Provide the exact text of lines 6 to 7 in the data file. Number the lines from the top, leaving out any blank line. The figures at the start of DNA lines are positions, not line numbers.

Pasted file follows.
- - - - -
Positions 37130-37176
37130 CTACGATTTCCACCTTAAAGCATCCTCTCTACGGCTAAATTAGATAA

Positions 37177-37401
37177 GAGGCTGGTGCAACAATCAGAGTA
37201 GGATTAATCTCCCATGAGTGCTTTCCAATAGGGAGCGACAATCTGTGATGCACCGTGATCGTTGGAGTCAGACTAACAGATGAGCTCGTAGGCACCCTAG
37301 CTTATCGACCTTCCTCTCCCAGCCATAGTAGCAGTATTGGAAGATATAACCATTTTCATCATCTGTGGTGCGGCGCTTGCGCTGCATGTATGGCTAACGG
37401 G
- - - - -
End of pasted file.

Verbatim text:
37301 CTTATCGACCTTCCTCTCCCAGCCATAGTAGCAGTATTGGAAGATATAACCATTTTCATCATCTGTGGTGCGGCGCTTGCGCTGCATGTATGGCTAACGG
37401 G